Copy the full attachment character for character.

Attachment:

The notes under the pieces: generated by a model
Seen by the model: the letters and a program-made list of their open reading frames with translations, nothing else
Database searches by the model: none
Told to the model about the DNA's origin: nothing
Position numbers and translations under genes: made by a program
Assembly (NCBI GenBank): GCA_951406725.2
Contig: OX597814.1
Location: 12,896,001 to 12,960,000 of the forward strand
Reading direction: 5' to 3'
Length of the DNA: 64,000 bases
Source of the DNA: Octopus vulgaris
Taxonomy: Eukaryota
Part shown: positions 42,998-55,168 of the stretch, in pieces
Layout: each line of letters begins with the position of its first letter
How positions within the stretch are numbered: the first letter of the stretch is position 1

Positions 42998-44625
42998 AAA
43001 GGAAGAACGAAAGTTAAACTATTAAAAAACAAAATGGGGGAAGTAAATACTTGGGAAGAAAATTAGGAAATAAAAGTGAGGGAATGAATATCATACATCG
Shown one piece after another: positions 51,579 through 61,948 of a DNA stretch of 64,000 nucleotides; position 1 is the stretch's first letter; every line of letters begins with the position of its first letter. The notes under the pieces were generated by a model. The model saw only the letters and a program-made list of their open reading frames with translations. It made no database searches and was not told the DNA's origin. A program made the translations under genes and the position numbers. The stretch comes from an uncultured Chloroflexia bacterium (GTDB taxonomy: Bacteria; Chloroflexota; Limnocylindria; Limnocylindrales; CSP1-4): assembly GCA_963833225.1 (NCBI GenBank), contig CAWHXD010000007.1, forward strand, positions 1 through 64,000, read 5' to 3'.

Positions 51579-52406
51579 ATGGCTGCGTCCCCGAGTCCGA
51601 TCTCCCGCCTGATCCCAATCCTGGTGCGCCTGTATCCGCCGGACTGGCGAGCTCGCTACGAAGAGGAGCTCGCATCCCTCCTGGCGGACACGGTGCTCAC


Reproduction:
The notes under the pieces: generated by a model
Seen by the model: the letters and a program-made list of their open reading frames with translations, nothing else
Database searches by the model: none
Told to the model about the DNA's origin: nothing
Position numbers and translations under genes: made by a program
Assembly (NCBI GenBank): GCA_951406725.2
Contig: OX597814.1
Location: 12,896,001 to 12,960,000 of the forward strand
Reading direction: 5' to 3'
Length of the DNA: 64,000 bases
Source of the DNA: Octopus vulgaris
Taxonomy: Eukaryota
Part shown: positions 42,998-55,168 of the stretch, in pieces
Layout: each line of letters begins with the position of its first letter
How positions within the stretch are numbered: the first letter of the stretch is position 1

Positions 42998-44625
42998 AAA
43001 GGAAGAACGAAAGTTAAACTATTAAAAAACAAAATGGGGGAAGTAAATACTTGGGAAGAAAATTAGGAAATAAAAGTGAGGGAATGAATATCATACATCG
Shown one piece after another: positions 51,579 through 61,948 of a DNA stretch of 64,000 nucleotides; position 1 is the stretch's first letter; every line of letters begins with the position of its first letter. The notes under the pieces were generated by a model. The model saw only the letters and a program-made list of their open reading frames with translations. It made no database searches and was not told the DNA's origin. A program made the translations under genes and the position numbers. The stretch comes from an uncultured Chloroflexia bacterium (GTDB taxonomy: Bacteria; Chloroflexota; Limnocylindria; Limnocylindrales; CSP1-4): assembly GCA_963833225.1 (NCBI GenBank), contig CAWHXD010000007.1, forward strand, positions 1 through 64,000, read 5' to 3'.

Positions 51579-52406
51579 ATGGCTGCGTCCCCGAGTCCGA
51601 TCTCCCGCCTGATCCCAATCCTGGTGCGCCTGTATCCGCCGGACTGGCGAGCTCGCTACGAAGAGGAGCTCGCATCCCTCCTGGCGGACACGGTGCTCAC